The conditions also stated that "unless otherwise approved in writing by the Director" an air monitoring station "must be established 12 months prior to an application for building approval for construction of a power station." The conditions also specified that the location of the station must be at the nearest population centre adjoining the proposed plant. Part F of the permit set out particular conditions applicable to the proposed power station.
Statements by Forestry Tasmania on Wood-Fired Power stations
RPDC Southwood hearings, 2002
The RPDC summarised Forestry Tasmania's argument as:
- "Forestry Tasmania argued in favour of wood-fired power generation on two grounds. Firstly that wood waste was a renewable fuel and could be considered as a source of ‘green energy’ for the national grid if Basslink eventuates. "Forest growth, harvesting and regeneration over a constant land area are part of a carbon cycle that is greenhouse gas neutral. New forests on previously cleared land will sequester carbon."xxxiv Secondly, it argued that greenhouse gas emissions were already occurring through occasional regeneration burns and the power station would, by more efficient combustion, reduce absolute emission levels and dilute their effect by spreading them over the whole year."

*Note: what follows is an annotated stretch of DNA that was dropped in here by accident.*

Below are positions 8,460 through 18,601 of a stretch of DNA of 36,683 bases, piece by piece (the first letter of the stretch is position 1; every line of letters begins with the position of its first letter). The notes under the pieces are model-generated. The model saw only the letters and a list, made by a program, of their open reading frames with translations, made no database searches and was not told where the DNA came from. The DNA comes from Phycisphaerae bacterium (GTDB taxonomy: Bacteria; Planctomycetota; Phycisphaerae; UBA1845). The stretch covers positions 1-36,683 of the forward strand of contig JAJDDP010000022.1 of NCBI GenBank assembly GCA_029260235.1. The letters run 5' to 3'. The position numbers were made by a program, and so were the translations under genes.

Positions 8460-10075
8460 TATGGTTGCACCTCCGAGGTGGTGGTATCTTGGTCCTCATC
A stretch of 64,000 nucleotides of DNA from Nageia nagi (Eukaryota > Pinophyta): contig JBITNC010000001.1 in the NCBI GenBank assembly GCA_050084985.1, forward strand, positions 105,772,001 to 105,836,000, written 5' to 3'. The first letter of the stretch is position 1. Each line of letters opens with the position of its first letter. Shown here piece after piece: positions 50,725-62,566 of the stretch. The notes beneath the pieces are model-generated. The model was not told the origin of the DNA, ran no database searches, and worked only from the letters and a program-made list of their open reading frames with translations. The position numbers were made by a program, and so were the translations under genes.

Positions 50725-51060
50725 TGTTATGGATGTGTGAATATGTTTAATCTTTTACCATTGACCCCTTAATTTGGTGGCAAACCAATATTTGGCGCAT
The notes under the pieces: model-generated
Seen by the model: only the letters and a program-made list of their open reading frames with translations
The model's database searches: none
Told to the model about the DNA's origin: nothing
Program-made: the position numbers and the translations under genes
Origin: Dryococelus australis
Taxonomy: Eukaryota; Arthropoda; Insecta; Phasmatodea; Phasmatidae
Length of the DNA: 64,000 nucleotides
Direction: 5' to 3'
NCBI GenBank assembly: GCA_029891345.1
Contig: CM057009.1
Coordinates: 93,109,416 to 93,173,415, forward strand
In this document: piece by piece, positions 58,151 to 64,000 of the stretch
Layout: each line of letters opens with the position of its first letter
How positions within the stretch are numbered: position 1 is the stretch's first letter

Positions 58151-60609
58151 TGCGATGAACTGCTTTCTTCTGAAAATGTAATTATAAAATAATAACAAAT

FT's 2003-2004 Annual Report
"An application for accreditation of the biomass power station at the Huon wood centre was lodged with the Office of the Renewable Energy Regulator during the year."
FT's 2004-2005 Annual Report